follow the format of the pathways, and illustrate their practical
application and usefulness. Additional presentations highlight unique
situations that are not easily addressed within the context of the pathways.
A total of 31 situations cover the evaluation of nonpalpable breast
lesions or nipple discharge, with discussions by radiologists and
surgeons. Suggested plans are well supported and referenced, with
excellent reviews of the diagnostic accuracy of nonsurgical methods.
Eleven presentations review the challenges involved in the treatment
of in situ disease, including incidentally discovered ductal
carcinoma in situ and patients with microinvasive foci.
Several areas of controversy are evident in the 17 presentations that
relate to the local treatment of invasive breast cancer. Specific
situations include the role of a radiation boost to the
tumor bed; the need for axillary dissection in elderly patients with
small, good-prognosis tumors; and the problems involved in
irradiating large, pendulous breasts. Brachytherapy is reviewed as an
alternative to traditional external-beam radiation in one case presentation.
A total of 29 cases review systemic therapy for patients without
overt metastatic disease, and, in keeping with the organization of
the pathways, are segregated into node-negative, node-positive, nodal
status unknown, and locally advanced categories. Here, specific
chemotherapy regimens are recommended (or at least suggested), with
reference to appropriate clinical trials. Consideration of the subtle
differences in patient circumstances, including age, comorbidities,
and patient preference, is an underlying theme of many of the discussions.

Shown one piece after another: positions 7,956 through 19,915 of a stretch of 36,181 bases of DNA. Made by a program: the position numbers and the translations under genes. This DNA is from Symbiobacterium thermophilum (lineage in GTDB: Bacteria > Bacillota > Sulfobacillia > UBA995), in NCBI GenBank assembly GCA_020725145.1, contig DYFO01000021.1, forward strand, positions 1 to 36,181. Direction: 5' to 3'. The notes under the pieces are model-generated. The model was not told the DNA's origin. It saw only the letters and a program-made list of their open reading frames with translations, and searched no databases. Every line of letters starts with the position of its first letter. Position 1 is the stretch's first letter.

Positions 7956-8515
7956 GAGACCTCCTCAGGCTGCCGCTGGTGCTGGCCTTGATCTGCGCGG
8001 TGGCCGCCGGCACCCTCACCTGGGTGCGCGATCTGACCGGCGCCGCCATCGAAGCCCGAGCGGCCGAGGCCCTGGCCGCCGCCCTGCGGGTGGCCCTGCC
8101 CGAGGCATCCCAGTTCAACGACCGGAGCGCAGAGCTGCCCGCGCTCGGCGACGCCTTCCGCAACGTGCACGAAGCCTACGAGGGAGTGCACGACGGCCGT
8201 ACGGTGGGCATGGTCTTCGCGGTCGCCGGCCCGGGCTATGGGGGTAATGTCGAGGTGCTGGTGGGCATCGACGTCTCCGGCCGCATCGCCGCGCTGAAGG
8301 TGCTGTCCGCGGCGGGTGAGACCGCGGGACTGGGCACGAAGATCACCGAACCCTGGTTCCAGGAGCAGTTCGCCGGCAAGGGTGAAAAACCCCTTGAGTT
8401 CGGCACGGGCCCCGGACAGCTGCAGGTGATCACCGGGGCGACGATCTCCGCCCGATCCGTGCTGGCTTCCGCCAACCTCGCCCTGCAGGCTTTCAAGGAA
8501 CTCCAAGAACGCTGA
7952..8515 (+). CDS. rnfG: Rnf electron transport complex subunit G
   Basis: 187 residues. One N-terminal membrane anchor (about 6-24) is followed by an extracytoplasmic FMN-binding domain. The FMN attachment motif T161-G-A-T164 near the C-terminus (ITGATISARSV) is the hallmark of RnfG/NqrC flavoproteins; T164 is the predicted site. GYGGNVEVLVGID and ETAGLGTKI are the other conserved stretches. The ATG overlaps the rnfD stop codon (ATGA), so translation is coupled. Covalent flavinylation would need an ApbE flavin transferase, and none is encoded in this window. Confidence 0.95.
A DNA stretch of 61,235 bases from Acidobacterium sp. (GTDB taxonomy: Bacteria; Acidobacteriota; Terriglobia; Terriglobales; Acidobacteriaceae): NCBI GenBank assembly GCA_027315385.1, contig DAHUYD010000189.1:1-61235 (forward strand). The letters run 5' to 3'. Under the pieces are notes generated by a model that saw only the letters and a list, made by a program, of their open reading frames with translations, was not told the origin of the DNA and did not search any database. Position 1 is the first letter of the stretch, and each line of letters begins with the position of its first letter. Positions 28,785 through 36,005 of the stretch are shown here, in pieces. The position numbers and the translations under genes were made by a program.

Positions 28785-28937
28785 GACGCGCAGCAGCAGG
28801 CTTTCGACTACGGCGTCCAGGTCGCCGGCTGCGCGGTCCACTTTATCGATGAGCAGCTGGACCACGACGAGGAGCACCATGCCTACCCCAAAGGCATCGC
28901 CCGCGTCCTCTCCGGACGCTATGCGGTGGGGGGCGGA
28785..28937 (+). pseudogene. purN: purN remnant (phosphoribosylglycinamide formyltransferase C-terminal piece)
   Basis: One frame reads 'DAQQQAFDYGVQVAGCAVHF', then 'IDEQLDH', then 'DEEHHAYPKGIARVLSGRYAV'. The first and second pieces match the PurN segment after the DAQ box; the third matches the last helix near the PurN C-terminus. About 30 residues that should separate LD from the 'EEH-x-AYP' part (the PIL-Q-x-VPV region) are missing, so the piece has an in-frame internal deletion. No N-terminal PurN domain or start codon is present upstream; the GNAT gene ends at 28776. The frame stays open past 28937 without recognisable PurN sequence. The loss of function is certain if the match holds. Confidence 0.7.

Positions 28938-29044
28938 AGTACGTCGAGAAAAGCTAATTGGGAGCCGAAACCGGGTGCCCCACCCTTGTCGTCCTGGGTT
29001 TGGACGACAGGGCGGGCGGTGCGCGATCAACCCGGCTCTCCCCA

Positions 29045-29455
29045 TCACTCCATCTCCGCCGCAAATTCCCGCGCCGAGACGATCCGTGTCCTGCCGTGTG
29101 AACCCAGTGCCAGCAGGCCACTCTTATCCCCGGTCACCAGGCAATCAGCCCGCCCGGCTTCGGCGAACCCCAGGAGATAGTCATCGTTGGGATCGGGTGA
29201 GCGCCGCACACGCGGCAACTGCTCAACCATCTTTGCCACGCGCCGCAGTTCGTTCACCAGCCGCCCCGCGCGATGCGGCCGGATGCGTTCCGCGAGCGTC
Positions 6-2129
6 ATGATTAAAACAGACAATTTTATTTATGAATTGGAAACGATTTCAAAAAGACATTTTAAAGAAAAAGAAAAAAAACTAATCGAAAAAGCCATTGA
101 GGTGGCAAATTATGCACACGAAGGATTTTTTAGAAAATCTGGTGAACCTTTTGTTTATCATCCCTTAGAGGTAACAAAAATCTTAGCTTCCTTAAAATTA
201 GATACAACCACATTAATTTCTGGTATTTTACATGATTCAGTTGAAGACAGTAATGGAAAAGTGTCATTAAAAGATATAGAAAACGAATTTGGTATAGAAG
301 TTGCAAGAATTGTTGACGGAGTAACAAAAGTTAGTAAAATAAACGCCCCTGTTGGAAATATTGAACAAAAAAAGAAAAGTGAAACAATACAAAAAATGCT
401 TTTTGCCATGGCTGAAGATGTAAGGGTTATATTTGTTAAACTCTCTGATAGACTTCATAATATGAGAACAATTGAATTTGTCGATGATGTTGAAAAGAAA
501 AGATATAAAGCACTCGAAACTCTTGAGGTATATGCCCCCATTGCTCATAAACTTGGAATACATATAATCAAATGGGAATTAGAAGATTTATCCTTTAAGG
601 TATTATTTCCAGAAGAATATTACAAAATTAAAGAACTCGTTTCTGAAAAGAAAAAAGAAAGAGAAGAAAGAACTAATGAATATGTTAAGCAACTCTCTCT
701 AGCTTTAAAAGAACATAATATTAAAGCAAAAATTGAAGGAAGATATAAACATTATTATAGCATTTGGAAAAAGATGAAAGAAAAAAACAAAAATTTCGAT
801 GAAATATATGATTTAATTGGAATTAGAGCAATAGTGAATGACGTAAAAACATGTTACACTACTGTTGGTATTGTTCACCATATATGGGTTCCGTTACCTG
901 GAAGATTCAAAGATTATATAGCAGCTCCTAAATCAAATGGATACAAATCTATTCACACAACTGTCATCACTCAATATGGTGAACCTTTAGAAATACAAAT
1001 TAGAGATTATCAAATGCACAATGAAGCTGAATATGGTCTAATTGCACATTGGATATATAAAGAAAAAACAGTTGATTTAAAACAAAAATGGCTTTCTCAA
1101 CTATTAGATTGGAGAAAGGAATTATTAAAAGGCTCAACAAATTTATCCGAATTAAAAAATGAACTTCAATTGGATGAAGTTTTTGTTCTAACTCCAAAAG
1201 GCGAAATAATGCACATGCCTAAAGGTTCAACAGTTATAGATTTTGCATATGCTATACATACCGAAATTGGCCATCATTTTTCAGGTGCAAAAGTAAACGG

The topic of patients with recurrent disease is addressed with 29
case studies; local and systemic recurrences are considered
separately. In general, although specific regimens are avoided,
important distinctions are made between symptomatic and asymptomatic
patients and those with visceral, as opposed to bone or soft-tissue,
disease. Discussions of the utility (or lack thereof) of serum tumor
markers are particularly helpful.
The final cases focus on topics, which, although not exceedingly
rare, do not fit easily into the clinical pathways. Included are
discussions of male breast cancer, Pagets disease, the pregnant
patient, paraneoplastic syndromes, and meningeal carcinomatosis.
Complications of treatment, such as lymphedema and menopausal
symptoms, are also considered.
Much redundancy can be found in the case presentations and
accompanying discussionsat times, with conflicting opinions and
recommendations. Although the editors do offer occasional comments or
additional data for clarity, the disparate opinions may be
disconcerting to the novice reader.
For the experienced clinician, however, these differences may have
quite a contrary effect: They may serve to highlight areas of
controversy and lively debate, providing the more advanced
practitioner access to opinions from some of the leaders in the
field. Furthermore, this section substantiates the need for clinical
judgment and decision-making that integrates the most advanced basic
science and clinical knowledge with the practical constraints of the
clinic and health-care systemexactly the goal the editors set
out to achieve.